Beginner’s Guide to Agile Project Management

agile project management

Agile management is quickly gaining popularity in the modern workplace as a way to complete work in the complex, ever-changing world. Agile thrives in adaptive cultures where team members are quick to change if the outcome is a more productive work experience.

In this guide, learn more about Agile project management, its key components and principles, and how to implement an Agile methodology.

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In this agile project management guide you will discover,

What is Agile project management?

Super-adaptable, Agile project management is an incremental and non-linear approach to project management. It focuses on breaking down large projects into more manageable tasks, which are completed in short iterations throughout the project life cycle. Teams that adopt the Agile methodology are able to complete work faster, adapt to changing project requirements, and optimize their workflow.

As the name suggests, Agile allows teams to be better equipped to quickly change direction and focus. Software companies and marketing agencies are especially aware of the tendency to demand changes from project stakeholders that happen from week to week.

The Agile methodology allows teams to re-evaluate the work they are doing and adjust in given increments to make sure that as the work and customer landscape changes, the focus also changes for the team.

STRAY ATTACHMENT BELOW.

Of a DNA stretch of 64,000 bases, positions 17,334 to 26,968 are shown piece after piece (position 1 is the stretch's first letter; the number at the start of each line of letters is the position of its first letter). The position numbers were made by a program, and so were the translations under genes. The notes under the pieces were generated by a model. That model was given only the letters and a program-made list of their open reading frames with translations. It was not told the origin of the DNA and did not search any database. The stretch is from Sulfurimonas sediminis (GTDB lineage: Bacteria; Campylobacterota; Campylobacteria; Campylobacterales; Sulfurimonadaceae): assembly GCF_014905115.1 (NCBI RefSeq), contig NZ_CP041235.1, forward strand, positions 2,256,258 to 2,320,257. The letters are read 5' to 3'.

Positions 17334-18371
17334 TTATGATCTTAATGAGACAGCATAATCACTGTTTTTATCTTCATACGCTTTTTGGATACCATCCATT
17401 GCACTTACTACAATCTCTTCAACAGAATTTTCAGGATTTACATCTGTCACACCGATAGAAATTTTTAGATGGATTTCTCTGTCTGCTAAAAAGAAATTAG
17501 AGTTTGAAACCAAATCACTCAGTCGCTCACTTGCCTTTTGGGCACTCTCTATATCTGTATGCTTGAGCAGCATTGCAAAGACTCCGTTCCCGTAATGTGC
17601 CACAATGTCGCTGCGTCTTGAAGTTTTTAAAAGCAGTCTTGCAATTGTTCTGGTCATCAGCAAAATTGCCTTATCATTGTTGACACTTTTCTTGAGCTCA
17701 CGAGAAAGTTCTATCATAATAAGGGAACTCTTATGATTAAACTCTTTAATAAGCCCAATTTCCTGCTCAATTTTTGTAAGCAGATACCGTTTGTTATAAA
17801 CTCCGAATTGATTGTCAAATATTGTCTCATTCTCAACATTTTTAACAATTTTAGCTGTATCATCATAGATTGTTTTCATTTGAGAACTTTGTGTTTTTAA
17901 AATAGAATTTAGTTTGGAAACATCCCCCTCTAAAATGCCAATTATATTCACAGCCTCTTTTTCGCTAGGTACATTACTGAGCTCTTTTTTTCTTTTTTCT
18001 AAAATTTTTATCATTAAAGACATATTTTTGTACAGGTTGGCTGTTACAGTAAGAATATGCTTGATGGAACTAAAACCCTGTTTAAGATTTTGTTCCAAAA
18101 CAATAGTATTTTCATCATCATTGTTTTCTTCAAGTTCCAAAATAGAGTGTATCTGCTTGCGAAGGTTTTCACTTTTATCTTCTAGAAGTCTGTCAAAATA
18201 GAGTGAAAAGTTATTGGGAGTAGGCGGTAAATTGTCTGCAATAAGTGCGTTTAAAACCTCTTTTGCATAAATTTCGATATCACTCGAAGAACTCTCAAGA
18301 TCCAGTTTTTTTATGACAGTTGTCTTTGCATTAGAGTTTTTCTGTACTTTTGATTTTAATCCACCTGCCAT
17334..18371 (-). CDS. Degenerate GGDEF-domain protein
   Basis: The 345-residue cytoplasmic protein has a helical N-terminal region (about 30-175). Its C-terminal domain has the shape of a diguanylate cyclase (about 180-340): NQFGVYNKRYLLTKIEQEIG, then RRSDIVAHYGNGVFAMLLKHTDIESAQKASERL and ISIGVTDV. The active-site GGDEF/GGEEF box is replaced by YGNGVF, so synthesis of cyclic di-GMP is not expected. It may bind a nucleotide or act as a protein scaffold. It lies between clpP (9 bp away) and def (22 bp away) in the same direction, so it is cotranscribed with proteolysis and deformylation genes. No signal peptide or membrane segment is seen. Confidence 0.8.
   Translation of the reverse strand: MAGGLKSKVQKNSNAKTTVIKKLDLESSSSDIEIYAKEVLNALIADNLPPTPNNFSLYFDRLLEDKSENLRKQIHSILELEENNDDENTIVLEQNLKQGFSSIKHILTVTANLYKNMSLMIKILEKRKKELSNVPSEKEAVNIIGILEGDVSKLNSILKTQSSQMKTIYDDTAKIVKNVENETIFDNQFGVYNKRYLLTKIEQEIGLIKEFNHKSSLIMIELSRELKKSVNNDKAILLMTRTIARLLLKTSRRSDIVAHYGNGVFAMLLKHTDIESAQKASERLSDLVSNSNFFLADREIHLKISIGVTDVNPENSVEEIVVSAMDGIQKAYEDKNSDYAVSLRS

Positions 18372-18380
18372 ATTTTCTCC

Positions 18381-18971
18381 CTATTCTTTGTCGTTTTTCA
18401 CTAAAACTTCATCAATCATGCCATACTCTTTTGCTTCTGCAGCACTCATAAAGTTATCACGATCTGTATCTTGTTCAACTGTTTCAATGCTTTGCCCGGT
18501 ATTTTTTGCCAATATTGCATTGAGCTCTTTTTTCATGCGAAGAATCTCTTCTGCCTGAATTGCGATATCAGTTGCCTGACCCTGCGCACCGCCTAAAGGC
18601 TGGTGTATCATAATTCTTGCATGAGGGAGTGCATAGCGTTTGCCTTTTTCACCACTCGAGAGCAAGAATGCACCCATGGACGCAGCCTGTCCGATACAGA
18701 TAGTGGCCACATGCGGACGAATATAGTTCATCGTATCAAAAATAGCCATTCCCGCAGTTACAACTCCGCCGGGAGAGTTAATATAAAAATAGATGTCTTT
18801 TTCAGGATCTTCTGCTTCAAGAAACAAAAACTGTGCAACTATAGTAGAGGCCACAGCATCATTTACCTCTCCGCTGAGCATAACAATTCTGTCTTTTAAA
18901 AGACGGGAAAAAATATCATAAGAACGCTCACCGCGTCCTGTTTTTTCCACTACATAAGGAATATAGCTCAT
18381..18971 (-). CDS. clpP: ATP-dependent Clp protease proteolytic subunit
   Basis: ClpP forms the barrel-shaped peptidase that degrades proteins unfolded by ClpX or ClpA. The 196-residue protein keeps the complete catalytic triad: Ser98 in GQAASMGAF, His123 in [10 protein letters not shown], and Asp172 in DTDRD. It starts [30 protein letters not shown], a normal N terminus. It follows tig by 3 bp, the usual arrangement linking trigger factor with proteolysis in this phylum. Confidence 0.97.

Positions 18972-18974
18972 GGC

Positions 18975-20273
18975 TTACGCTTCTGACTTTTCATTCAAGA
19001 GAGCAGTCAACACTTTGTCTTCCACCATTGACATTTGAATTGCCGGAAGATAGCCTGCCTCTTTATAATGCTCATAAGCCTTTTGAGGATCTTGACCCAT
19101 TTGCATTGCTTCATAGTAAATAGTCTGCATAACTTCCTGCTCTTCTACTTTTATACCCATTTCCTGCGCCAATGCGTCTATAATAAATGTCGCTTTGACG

If you’re new to the Agile project management, it might look at first like a complex and difficult-to-manage system. But, whether you realize it or not, you’re already doing many of the things Agile requires. With a few tweaks, you’ll be on your way to shorter development cycles and smaller, more frequent product releases.

How does Agile project management work?

Agile project management does not require the oversight of a project manager, as traditional ‘waterfall’ project management does. Instead, teams share a project manager’s responsibilities to communicate and collaborate better among themselves. Results are analysed more frequently, not just at the end, and teams adapt to changing feedback and desired results, causing a process of continual development.

History of Agile project management.

Agile project management may seem like a 21st century phenomenon, but it has its roots in the rapid application development (RAD), pioneered by English IT engineer James Martin in the 1990s in software development.

This was a reaction to the top-down ‘waterfall’ processes of the previous decades, driven by the technological changes of user interface experience. It fed back knowledge from the development process into the design of the project itself, testing problems early on in the lifecycle rather than waiting until the end.

This Agile Alliance, set up in 2001, was the beginning of today’s Agile philosophy. They developed the 12 principles covered below. From this point, it has evolved among project management workflows across all industries, organizations and markets.

Agile pros and cons.

There are a range of advantages and disadvantages to following an Agile methodology in your business. Consider these Agile pros and cons to help decide if it’s the right direction for you.

Benefits of Agile project management.

There are various advantages of an Agile project methodology, which include:

Disadvantages of Agile project management.